This weekend the gallery opened “The Struggle for Change,” the first of yearly BLM fundraising exhibitions. This year, donations will go to Black Lives Matter Los Angeles and the Summaeverythang Community Center .
The exhibition features 25 artists. “Each piece was deliberately selected for how it evoked the particular artist’s connection to the fight for racial justice,” the gallery explains.
A group show at François Ghebaly looks at the humans’ relationships with nature
At François Ghebaly downtown, artist Kelly Akashi has curated a group exhibition called “ Materia Medica. ” The show focuses on human engagement with—and consumption of—the natural world. The press release is a sci-fi apocalyptic narrative written by Akashi that asks, “What does nature own? What will be inherited when humans are gone?”
Many works depict a human body tangled with nature, as if the two are becoming one. Kay Hofmann’s carved alabaster sculptures depict organic forms that twist around abstract human limbs. Catalina Ouyang’s strange sculpture evokes the body and uses organic materials like raw egg, horse hair, and kombucha mother.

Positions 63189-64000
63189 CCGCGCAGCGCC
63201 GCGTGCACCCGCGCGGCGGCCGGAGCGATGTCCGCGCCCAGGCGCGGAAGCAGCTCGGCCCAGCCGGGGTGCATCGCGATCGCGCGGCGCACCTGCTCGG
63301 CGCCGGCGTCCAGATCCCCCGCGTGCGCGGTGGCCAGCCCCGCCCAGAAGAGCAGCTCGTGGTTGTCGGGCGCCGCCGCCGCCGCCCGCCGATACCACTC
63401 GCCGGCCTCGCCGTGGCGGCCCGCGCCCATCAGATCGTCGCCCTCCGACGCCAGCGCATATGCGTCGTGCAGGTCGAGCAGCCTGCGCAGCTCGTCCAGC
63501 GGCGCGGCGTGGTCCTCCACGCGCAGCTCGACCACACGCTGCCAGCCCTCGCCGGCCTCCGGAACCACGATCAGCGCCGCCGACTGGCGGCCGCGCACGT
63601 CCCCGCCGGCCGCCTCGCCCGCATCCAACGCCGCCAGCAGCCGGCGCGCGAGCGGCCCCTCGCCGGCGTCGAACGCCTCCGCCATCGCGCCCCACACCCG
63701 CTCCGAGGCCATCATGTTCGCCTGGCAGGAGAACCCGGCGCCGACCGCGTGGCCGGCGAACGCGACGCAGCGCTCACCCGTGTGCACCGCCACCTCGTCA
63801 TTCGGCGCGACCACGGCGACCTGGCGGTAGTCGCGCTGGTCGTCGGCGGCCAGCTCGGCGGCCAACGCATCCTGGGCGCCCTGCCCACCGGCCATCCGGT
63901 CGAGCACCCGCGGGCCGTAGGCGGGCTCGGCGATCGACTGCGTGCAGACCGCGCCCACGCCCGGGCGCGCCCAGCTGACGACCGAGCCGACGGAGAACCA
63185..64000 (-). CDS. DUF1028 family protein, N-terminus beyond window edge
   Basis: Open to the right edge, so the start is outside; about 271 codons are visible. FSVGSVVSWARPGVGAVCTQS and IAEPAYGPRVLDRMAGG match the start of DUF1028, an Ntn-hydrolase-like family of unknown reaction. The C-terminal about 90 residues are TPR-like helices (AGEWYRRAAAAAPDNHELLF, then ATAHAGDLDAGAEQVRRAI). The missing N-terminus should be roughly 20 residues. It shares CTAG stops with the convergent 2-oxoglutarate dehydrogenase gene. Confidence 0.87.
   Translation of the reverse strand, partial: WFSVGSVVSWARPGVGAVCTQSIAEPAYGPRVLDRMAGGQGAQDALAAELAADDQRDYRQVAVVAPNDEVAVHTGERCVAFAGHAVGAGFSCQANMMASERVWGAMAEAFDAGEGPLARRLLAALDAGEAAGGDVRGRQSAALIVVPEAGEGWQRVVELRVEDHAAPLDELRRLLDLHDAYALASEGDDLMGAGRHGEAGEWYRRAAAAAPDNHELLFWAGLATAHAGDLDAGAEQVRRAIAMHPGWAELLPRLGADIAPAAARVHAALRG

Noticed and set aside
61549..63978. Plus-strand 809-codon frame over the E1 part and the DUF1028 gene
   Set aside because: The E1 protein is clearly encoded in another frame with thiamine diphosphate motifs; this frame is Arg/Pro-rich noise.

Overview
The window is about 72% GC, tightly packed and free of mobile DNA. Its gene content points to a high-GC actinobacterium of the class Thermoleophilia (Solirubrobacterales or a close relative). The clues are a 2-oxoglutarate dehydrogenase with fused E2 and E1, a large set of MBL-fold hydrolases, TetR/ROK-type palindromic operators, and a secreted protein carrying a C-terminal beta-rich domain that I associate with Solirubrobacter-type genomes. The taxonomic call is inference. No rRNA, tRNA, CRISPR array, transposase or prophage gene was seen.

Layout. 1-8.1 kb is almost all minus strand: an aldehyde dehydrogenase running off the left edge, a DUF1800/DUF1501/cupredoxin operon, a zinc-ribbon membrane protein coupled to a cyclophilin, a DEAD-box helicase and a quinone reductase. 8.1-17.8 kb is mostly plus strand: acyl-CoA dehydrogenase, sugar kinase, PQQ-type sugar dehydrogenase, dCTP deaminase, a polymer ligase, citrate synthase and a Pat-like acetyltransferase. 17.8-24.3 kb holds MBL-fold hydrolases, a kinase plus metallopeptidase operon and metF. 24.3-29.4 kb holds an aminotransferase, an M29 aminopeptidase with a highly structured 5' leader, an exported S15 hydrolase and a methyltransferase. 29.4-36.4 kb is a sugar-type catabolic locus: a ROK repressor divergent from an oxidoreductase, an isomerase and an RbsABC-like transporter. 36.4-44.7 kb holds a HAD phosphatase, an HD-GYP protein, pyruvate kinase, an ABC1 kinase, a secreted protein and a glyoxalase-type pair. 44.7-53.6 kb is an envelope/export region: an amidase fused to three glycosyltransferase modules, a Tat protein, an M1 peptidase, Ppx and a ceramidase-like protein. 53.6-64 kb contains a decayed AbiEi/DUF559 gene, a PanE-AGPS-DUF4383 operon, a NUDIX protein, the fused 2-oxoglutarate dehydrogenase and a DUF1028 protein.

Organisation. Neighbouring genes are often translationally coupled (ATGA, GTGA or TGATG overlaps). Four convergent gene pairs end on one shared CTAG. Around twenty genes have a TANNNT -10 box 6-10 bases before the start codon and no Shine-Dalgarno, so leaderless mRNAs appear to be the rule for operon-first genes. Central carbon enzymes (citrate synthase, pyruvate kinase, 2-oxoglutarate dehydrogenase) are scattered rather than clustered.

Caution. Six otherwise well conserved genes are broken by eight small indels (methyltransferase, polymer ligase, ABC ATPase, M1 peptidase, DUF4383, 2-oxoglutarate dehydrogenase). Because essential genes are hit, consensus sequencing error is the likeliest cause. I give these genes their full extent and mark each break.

Max Hooper Schnieder’s sculpture involves a neon sign that reads “Jesus saves.” It sits next to a fish tank containing electric fish called black ghost knifefish. heir electric signals are picked up by copper rods that are adhered inside the tank. This charge then signals the neon sign’s amplifier to flash on and off periodically, so the fish can control the illumination of the religious messaging of the sign.
Getty responds to an open letter calling out racism within the institution